Modifier 59 is used for Distinct procedural services. This is used when a distinct procedure is performed on the same day which is independent from the other services performed. This may represent a different treatment or surgery on different organs. If the use of any other modifier is appropriate, it would be preferred to use rather than modifier 59. If no other modifier is suitable and the use of modifier 59 best explains the circumstances, then it should be used.

When to use modifier 59?

The 59 modifier is one of the most misused modifiers. The most common reason it should be used is to indicate that two or more procedures were performed at the same visit but at different sites on the body.

When using the 59 modifier as a distinct and separate service, patients’ medical files should include documentation that the services were performed separately. The insurance company may request to review the record before reimbursing the full amount for the CPT code.

Modifier 59 examples

If a physical therapist performed manual therapy and therapeutic activity in the same visit, then modifier 59 will be used here.

Modifier 59 can only be added if two distinct procedures are performed separately at 15-minute intervals. If the therapist applies the procedures simultaneously, then modifier 59 will not be applicable.

Another example would be if the patient is treated on separate nerves, then it will come under separate treatment, and 59 modifiers will be applicable. If the treatment is performed on the same nerve, then the 59 modifier will not be used.

If the provider or coder has access to the patient’s chart then he/she should add 59 modifiers to a claim to prevent denial. On the other hand, if you are a biller and believe that the 59 modifier should be added but the provider didn’t mention it, you should confirm it from the provider. Don’t add the modifier without substantial evidence.


A dermatologist uses a BLU-U machine to perform Photodynamic Therapy on a patient’s face and scalp. The BLU-U was moved to treat the other extremities after the face/scalp session. Examples of coding: 9656796567–59. The face/scalp procedure that was done on the patient is the first code. The second procedure then has modifier 59 added to it, suggesting that a very different technique was carried out on opposite extremities. “When should one apply modifier 51 or 59?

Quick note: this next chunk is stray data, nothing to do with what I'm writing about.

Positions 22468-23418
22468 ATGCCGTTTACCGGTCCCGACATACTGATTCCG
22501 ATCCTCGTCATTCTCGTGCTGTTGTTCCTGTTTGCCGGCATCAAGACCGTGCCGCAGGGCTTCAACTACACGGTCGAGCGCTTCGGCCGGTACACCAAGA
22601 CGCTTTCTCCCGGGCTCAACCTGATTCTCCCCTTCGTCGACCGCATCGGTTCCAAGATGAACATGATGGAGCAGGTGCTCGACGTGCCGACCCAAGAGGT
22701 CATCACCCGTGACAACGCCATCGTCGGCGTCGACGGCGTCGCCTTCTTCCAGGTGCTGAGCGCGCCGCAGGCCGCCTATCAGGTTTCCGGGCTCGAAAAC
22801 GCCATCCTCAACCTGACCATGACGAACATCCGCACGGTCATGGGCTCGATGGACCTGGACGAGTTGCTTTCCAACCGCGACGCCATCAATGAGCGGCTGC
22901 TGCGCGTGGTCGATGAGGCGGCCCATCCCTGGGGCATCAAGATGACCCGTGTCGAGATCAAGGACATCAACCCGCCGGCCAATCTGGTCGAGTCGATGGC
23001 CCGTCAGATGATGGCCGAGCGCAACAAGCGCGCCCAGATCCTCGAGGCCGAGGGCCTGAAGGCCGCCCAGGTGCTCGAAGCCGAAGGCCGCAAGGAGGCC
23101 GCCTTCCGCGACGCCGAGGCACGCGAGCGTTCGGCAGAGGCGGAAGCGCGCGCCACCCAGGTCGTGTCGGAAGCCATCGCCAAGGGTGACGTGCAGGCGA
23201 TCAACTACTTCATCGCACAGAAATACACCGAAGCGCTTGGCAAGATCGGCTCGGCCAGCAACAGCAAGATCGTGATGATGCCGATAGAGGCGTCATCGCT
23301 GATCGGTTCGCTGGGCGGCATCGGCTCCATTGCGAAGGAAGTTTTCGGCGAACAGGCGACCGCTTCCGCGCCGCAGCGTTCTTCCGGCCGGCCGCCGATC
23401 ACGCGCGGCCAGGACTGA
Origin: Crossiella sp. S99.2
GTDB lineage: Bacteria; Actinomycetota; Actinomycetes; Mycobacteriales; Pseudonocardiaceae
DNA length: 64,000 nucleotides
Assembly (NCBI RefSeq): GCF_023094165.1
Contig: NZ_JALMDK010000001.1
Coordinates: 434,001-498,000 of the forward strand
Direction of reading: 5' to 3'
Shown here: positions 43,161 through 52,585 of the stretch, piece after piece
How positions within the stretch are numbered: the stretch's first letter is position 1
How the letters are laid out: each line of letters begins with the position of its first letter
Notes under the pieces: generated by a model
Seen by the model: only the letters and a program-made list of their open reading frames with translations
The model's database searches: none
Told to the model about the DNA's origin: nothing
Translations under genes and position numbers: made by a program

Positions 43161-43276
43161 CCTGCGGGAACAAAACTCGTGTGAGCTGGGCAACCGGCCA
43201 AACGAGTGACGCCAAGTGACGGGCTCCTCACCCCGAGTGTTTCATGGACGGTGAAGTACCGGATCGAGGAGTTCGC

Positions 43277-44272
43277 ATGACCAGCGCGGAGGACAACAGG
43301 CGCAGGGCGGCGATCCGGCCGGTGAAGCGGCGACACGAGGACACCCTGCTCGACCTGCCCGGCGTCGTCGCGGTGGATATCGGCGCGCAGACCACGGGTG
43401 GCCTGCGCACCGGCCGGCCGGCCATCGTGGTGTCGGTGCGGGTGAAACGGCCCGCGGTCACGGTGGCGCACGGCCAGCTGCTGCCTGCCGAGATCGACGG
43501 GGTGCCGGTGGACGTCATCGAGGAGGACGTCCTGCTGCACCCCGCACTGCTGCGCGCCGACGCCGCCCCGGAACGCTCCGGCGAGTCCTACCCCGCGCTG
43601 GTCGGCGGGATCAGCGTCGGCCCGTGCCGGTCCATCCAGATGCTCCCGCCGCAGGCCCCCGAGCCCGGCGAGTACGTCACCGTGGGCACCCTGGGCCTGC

The biopsy is the lesser-valued procedure performed during the same session, so modifier -51 would be placed. Additionally, modifier -59 would be connected to indicate that the biopsy was performed on a different lesion than the one that was excised, even though the biopsy is typically performed in conjunction with the excision of the same lesion.

Frequently Asked Questions

What is the most typical application of modifier 59?

Procedures and services other than E/M services that are appropriate in the given situation but are not typically reported simultaneously are identified with modifier 59.

Can 99213 be used with modifier 59?

Modifier 59 can be added to the testing code if the situation necessitates billing psychological testing (such as CPT code 96101) during a Level 3 established patient visit (CPT code 99213).

Which modifier will go first 26 or 51?

Add 26 before any other modification, always. Put 59 in the first place if you have two payment modifiers; 51 and 59 are a typical pair. If the numbers are 51 and 78, put 78 in the first place.

Can a claim have two uses of modifier 59?

Reminders for Billing

Charge for every service rendered in a single day under a single claim. Put a distinct line for each service you report. Attachment 59 to the ensuing steps (if relevant). Multiple lines with modifier 59 attached to the same method code demand that the claim’s supporting documentation be submitted.

Which modality to use 59 or 51 and when?

Modifier 51 is different from Modifier 59 in that it applies to operations that may be more frequently expected to be conducted within the same session, even though both apply to additional procedures performed on the same date of service as the principal procedure.

What is the purpose of the 59 modifier?

Modifier 59, for instance, ought to be applied when classifying a distinct session, distinct surgery or treatment, distinct site or organ system, distinct incision/excision, distinct lesion (noncontiguous lesions in distinct anatomic parts of the same organ), or distinct harm.

What is the purpose of modifier 51?

The definition of modifier 51 is “multiple surgeries/procedures.” Several procedures were carried out in the same surgical session on the same day. Diagnostic imaging services rendered by the same physician on the same day and during the same session are covered by the Multiple Procedure Payment Reduction.